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A recent fatal medical mistake at Vanderbilt University Medical Center is now jeopardizing the Medicare reimbursement ...
Kinnard, Clayton & Beveridge Represents Surviving Children in Wrongful Death Lawsuit Against Man Who Fatally Stabbed Wife in Nashville Suburb
Attorney Randall L. Kinnard and our legal team at Kinnard, Clayton & Beveridge have filed a wrongful death lawsuit ...
The Kentucky Supreme Court unanimously struck down a 2017 law that limited medical malpractice lawsuits by creating ...
A carbon monoxide leak at The Westin hotel in downtown Nashville sickened at least a dozen people early in the morning ...
Commercial trucking one of Tennessee's most dangerous jobs
Posted By Kinnard, Clayton & Beveridge || Jun 28, 2011
The economic model of commercial trucking has drivers working long hours and driving for mind-numbingly long stretches at a time - both factors that contribute to all-too-frequent highway crashes. This is part of why long-haul truckers have been ranked as having one of Tennessee's most dangerous jobs. While the job is no doubt dangerous for truck drivers, it is equally or perhaps more dangerous for drivers in Nashville and elsewhere around the state who have to worry about collisions with tired or distracted truck drivers and the personal injuries that can result from such collisions.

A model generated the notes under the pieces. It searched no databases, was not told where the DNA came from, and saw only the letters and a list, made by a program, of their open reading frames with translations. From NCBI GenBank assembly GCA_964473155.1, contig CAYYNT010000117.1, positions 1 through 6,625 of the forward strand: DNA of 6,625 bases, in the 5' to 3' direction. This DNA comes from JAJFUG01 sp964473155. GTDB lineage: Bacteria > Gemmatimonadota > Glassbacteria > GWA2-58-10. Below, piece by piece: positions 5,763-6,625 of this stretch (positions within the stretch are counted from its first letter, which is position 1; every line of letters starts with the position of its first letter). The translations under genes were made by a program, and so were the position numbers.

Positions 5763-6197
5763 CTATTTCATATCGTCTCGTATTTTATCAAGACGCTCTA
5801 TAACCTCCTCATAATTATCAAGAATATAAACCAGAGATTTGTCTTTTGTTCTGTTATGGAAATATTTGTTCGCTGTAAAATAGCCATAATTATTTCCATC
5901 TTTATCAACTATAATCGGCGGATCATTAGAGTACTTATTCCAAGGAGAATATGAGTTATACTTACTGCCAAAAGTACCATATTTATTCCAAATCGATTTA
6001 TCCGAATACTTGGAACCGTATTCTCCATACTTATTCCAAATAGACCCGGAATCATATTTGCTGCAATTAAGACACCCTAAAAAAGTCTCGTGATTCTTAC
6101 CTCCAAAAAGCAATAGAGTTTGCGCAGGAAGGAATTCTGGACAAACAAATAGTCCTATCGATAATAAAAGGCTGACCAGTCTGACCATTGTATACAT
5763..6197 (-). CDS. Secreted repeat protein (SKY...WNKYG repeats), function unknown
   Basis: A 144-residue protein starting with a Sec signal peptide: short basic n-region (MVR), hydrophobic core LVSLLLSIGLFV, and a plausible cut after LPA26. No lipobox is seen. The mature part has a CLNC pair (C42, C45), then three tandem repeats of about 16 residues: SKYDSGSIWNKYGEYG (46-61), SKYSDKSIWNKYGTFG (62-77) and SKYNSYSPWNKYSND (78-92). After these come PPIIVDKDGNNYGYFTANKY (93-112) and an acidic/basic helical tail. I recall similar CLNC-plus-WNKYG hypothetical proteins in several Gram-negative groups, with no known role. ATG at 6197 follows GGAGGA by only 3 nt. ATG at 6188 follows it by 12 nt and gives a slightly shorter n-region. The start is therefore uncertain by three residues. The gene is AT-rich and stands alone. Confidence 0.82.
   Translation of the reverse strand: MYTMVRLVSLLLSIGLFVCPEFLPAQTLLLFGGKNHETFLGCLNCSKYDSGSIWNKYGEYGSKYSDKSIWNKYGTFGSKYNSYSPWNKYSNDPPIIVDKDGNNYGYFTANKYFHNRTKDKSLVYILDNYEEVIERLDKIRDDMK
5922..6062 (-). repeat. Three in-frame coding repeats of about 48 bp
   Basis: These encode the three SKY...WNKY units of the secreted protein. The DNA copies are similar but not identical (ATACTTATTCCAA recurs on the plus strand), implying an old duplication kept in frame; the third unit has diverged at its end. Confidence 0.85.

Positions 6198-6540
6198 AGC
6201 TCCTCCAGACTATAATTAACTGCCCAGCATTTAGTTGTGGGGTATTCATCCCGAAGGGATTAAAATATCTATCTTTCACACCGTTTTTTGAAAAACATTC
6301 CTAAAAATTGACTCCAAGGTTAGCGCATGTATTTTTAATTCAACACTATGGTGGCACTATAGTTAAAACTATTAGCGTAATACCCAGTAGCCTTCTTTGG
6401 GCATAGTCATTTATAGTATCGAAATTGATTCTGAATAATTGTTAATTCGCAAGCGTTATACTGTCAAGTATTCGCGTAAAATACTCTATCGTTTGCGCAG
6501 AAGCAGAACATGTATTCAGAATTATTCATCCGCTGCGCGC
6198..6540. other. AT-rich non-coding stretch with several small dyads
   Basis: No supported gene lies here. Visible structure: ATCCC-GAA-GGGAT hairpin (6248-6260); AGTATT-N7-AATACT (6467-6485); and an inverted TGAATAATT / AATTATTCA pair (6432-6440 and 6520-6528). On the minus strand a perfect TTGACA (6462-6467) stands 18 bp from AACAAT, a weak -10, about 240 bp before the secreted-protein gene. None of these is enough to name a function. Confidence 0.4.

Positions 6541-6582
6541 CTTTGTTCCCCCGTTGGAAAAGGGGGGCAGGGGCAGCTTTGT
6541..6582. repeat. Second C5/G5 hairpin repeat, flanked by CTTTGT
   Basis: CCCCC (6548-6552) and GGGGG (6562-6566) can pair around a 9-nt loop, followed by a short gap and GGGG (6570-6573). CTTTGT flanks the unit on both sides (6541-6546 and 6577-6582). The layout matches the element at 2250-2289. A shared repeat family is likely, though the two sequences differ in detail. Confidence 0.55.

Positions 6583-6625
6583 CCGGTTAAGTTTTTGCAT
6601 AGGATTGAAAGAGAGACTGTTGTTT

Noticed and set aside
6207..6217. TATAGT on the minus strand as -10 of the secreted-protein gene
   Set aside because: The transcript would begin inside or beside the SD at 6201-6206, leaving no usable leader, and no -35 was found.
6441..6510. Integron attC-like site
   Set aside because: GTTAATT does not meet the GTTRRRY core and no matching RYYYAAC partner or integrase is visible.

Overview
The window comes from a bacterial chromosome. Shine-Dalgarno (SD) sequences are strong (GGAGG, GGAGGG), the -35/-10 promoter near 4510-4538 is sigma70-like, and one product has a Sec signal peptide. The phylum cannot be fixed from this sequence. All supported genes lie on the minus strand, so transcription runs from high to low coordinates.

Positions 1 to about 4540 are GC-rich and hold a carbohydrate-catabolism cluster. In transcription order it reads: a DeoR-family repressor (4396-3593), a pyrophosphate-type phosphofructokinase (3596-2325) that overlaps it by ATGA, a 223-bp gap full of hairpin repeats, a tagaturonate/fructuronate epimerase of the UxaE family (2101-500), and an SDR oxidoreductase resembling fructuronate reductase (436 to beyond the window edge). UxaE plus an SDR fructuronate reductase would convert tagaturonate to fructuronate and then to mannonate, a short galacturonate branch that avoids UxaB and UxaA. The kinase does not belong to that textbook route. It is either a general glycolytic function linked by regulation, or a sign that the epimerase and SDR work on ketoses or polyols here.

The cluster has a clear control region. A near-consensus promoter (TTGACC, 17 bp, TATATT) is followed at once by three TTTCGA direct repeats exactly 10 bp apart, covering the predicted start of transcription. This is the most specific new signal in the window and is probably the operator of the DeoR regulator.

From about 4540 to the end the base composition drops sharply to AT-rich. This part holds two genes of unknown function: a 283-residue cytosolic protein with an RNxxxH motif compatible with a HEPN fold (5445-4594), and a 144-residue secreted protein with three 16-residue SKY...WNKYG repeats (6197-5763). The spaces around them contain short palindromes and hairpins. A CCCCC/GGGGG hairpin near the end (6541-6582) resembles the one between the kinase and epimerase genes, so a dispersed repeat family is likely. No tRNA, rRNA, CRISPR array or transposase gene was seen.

Trucker fatigue is a leading cause of trucking accidents. Truck drivers are allowed to work 14 hours straight, including 11 hours of uninterrupted driving, before they are required to pull over for a break. Obviously, this can lead to drivers who are less than alert behind the wheel. In part because of this, truck crashes have taken 31 lives in Tennessee so far in 2011. At this time last year, 51 people had died as a result of truck crashes. Those figures don't reveal how many people in Tennessee were seriously injured by trucking accidents.
The trucking industry has made some safety improvements, like installing alarms that sound when drivers appear to be dozing off. The government is also looking into requiring commercial trucks to have "black boxes" like those used to determine what caused airplane crashes. But the fact remains that an 18-wheeler is far heavier than a regular passenger vehicle, so in a collision, a commercial truck is bound to cause far more damage to the other vehicle than would a car or pickup truck. Safety experts have likened a commercial truck colliding with a passenger vehicle to a car crashing into an aluminum soda can. The trucking industry has a long way to go as far as safety. For now, Nashville drivers would do well to be extra cautious around commercial trucks.